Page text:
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Poem by John Gay
Part I. Fable 3. The Mother, the Nurse, and the Fairy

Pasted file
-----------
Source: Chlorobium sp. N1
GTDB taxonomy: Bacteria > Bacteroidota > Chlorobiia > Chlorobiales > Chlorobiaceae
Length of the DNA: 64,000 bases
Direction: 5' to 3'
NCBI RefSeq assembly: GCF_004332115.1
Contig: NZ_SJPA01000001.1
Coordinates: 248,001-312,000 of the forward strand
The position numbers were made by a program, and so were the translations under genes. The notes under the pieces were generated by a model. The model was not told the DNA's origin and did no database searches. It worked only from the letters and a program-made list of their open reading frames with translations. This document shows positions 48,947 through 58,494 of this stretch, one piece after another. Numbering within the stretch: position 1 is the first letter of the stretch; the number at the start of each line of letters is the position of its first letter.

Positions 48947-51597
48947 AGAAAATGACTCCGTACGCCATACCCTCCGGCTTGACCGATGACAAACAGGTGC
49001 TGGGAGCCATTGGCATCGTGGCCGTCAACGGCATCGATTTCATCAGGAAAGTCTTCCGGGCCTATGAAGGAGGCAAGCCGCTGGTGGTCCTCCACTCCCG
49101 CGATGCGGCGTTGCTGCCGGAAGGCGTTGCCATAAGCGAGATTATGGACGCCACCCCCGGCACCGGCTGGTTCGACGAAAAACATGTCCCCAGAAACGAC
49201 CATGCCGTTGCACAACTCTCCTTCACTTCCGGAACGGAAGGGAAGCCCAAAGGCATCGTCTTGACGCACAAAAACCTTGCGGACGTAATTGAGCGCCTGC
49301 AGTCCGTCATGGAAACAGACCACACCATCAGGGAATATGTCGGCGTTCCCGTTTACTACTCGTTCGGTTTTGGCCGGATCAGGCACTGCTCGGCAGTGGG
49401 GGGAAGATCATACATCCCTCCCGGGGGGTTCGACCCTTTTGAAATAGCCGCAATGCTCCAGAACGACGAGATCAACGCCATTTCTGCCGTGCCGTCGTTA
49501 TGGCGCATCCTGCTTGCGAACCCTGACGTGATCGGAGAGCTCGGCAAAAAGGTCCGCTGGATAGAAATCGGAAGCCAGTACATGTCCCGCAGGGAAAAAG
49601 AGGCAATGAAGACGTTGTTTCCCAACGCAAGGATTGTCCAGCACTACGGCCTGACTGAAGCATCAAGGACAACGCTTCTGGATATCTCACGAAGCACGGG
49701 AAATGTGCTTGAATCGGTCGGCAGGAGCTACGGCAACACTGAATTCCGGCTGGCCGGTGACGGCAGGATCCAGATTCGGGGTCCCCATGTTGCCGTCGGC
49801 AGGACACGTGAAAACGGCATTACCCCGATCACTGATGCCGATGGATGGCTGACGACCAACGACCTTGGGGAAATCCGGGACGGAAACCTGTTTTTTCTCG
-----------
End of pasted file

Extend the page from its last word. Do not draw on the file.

Give me a son! The blessing sent, Were ever parents more content? How partial are their doting eyes! No child is half so fair and wise. Waked to the morning's pleasing care, The mother rose, and sought her heir. She saw the nurse, like one possess'd, With wringing hands, and sobbing breast. 'Sure some disaster hath befell: Speak, nurse; I hope the boy is well.' 'Dear madam, think not me to blame; Invisible the fairy came: Your precious babe is hence conveyed, And in the place a changeling laid. Where are the father's mouth and nose, The mother's eyes, as black as sloes? See here a shocking awkward creature, That speaks a fool in every feature.' 'The woman's blind,' the mother cries; 'I see wit sparkle in his eyes.' 'Lord! madam, what a squinting leer; No doubt the fairy hath been here.' Just as she spoke, a pigmy sprite Pops through the key-hole, swift as light; Perched on the cradle's top he stands, And thus her folly reprimands: 'Whence sprung the vain conceited lie, That we the world with fools supply? What! give our sprightly race away, For the dull helpless sons of clay! Besides, by partial fondness shown, Like you we doat upon our own. Where yet was ever found a mother, Who'd give her booby for another? And should we change for human breed, Well might we pass for fools indeed.'
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